Prime Minister Boris Johnson has invited the leaders of the UK’s devolved nations to crisis talks over the union after the pro-independence Scottish National Party won its fourth successive parliamentary election.
- Mr Johnson congratulated Nicola Sturgeon on his party’s victory in the Scottish election
- He invited leaders from every UK government to discuss ‘common challenges’ and how they can be overcome
- Ms Sturgeon said a Scottish independence referendum is ‘now a matter of fundamental democratic principle’
Scottish First Minister Nicola Sturgeon said the election results proved a second vote for Scottish independence was “the will of the country” and that any London politician who opposed it would “fight with the democratic wishes of the Scottish people“. .
Mr Johnson congratulated Ms Sturgeon on her re-election but told government leaders the UK was ‘best served when we work together’.
The letter invited the leaders of Scotland, Wales and Northern Ireland to a summit to ‘discuss our common challenges and how we can work together in the months and years ahead to overcome them’ .
Final local election results on Thursday showed the SNP winning 64 of 129 seats in the Edinburgh-based Scottish Parliament.
One seat short of an outright majority, Parliament still had a pro-independence majority with the help of eight members of the Scottish Greens.
Ms Sturgeon said her immediate priority would be guiding Scotland through the pandemic.
But she said an independence referendum was “now a matter of fundamental democratic principle”.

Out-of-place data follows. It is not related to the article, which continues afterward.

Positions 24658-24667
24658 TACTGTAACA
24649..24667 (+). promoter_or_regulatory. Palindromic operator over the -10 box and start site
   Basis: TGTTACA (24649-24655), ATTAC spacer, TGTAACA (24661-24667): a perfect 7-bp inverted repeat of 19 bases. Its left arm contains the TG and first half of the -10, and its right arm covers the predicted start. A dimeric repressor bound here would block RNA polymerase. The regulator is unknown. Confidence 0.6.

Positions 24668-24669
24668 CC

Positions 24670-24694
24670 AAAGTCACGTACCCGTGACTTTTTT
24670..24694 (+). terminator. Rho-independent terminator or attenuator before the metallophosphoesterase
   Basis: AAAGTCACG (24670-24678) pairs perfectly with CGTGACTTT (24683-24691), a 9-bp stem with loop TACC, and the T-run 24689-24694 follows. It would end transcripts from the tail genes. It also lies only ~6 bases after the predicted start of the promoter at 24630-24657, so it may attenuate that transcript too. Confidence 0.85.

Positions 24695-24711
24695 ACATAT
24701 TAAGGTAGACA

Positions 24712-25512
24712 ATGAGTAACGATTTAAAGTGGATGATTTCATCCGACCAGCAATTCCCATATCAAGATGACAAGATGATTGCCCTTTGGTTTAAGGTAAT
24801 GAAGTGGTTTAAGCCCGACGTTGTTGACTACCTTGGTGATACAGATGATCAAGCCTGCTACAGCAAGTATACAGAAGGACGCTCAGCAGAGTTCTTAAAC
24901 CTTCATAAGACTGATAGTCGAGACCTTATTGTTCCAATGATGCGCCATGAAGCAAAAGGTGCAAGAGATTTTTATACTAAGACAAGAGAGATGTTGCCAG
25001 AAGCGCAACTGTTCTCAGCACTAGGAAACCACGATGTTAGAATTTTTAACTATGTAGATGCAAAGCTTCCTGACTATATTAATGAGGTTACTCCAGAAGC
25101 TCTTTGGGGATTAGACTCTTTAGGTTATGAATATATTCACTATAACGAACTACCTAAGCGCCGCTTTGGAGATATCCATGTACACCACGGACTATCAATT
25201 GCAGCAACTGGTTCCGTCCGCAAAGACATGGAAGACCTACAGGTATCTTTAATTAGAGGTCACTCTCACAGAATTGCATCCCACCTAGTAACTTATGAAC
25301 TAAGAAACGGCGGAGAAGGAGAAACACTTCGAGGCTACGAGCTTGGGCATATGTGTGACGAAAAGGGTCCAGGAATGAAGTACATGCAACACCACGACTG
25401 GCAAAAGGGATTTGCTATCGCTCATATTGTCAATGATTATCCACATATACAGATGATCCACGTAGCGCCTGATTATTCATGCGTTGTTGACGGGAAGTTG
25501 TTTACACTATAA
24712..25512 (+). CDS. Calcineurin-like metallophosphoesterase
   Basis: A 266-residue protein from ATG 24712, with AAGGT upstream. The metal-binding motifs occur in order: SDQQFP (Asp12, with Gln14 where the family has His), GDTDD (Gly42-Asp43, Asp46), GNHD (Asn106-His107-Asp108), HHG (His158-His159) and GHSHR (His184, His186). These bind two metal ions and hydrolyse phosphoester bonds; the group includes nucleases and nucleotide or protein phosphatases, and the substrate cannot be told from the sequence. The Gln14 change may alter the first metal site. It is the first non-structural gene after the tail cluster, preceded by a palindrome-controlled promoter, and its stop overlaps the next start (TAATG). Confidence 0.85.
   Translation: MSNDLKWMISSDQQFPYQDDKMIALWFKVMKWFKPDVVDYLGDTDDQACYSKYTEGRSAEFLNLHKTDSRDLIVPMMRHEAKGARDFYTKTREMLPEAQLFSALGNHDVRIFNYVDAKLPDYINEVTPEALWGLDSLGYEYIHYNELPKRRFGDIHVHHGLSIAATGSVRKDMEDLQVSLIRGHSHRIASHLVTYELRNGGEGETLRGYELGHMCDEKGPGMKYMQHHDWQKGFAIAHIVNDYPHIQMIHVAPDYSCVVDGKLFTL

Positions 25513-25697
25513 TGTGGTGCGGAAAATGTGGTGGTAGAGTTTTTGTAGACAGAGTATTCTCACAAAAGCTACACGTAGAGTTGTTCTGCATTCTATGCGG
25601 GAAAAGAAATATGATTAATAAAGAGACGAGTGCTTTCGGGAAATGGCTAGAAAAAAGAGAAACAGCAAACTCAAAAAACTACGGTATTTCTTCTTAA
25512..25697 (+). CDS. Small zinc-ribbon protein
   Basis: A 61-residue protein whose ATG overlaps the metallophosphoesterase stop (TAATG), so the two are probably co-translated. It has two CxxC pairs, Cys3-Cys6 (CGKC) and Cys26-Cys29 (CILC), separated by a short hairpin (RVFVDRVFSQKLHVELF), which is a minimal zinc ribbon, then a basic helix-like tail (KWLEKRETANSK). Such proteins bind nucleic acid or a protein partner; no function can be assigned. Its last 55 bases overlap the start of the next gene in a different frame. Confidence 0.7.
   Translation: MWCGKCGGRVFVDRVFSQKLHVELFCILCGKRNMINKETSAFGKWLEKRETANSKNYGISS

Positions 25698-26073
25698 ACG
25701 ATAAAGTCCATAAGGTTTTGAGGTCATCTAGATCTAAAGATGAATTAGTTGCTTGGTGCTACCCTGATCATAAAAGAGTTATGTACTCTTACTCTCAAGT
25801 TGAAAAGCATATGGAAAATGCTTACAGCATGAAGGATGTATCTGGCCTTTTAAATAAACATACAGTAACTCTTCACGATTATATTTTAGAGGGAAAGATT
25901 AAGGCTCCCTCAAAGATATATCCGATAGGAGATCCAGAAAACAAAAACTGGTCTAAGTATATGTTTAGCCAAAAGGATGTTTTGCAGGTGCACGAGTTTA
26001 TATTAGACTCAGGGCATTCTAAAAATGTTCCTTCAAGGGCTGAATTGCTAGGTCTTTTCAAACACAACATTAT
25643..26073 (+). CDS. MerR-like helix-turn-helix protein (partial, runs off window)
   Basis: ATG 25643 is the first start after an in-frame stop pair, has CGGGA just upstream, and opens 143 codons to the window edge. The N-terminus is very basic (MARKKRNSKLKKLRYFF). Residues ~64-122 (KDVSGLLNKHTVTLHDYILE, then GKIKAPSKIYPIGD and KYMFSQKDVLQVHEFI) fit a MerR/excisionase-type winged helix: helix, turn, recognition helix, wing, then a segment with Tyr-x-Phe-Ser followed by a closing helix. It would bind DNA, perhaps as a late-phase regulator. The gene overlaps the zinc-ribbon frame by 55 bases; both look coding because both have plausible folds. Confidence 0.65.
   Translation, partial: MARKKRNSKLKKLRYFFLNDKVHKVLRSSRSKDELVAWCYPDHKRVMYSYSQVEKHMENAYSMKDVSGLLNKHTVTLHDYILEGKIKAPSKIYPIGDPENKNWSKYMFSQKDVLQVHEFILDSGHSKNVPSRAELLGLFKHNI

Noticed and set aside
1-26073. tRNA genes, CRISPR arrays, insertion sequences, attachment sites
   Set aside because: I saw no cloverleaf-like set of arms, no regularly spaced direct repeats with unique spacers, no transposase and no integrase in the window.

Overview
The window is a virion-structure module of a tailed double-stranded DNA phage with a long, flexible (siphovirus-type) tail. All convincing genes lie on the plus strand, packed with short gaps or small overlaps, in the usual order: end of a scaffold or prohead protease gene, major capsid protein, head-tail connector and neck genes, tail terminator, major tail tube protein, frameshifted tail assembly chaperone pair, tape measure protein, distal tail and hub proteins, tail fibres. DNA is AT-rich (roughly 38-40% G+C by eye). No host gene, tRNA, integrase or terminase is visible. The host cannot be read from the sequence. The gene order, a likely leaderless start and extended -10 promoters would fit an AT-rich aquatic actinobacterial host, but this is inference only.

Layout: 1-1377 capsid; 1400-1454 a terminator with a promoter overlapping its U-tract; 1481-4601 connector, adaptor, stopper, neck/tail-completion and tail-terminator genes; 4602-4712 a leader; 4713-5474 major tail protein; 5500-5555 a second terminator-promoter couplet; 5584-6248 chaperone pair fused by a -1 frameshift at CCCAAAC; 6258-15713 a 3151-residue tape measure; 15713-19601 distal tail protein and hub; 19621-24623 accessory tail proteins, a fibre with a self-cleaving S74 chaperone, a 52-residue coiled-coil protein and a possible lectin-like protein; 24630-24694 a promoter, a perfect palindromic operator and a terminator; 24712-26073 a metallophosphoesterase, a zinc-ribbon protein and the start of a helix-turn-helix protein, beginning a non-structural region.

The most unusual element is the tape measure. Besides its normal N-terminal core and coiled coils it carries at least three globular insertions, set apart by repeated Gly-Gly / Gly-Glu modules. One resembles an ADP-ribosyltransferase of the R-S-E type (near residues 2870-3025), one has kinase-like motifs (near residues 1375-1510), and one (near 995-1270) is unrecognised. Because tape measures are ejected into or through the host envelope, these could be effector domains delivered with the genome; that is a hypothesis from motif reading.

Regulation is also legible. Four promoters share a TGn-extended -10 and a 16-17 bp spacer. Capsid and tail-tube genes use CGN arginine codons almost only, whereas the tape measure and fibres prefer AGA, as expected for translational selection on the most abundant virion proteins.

Mr Johnson has the ultimate power to decide whether or not to allow another referendum on Scottish independence.
He wrote in Saturday’s Daily Telegraph that another Scotland referendum would be “irresponsible and reckless” as Britain emerges from the pandemic.
He has always maintained that the issue was settled in a 2014 referendum where 55% of Scottish voters favored keeping part of the UK.
Proponents of another vote say the situation has fundamentally changed due to the UK’s divorce from the European Union, with Scotland leaving the EU against its wishes.
In the 2016 Brexit referendum, 52% of British voters backed leaving the EU, but 62% of Scots voted to stay.
Asked about the prospect of Mr Johnson agreeing to a second Scottish referendum, Britain’s Cabinet Office minister Michael Gove said on Sunday “it’s not a problem at the moment” and that the national priority is to recover from the coronavirus pandemic, which has decimated the United Kingdom. with more than 127,000 deaths, the fifth highest national total in the world.
“If we get drawn into a conversation about referendums and constitutions, we distract from the issues that matter most to the people of Scotland and the UK,” Mr Gove told Sky News.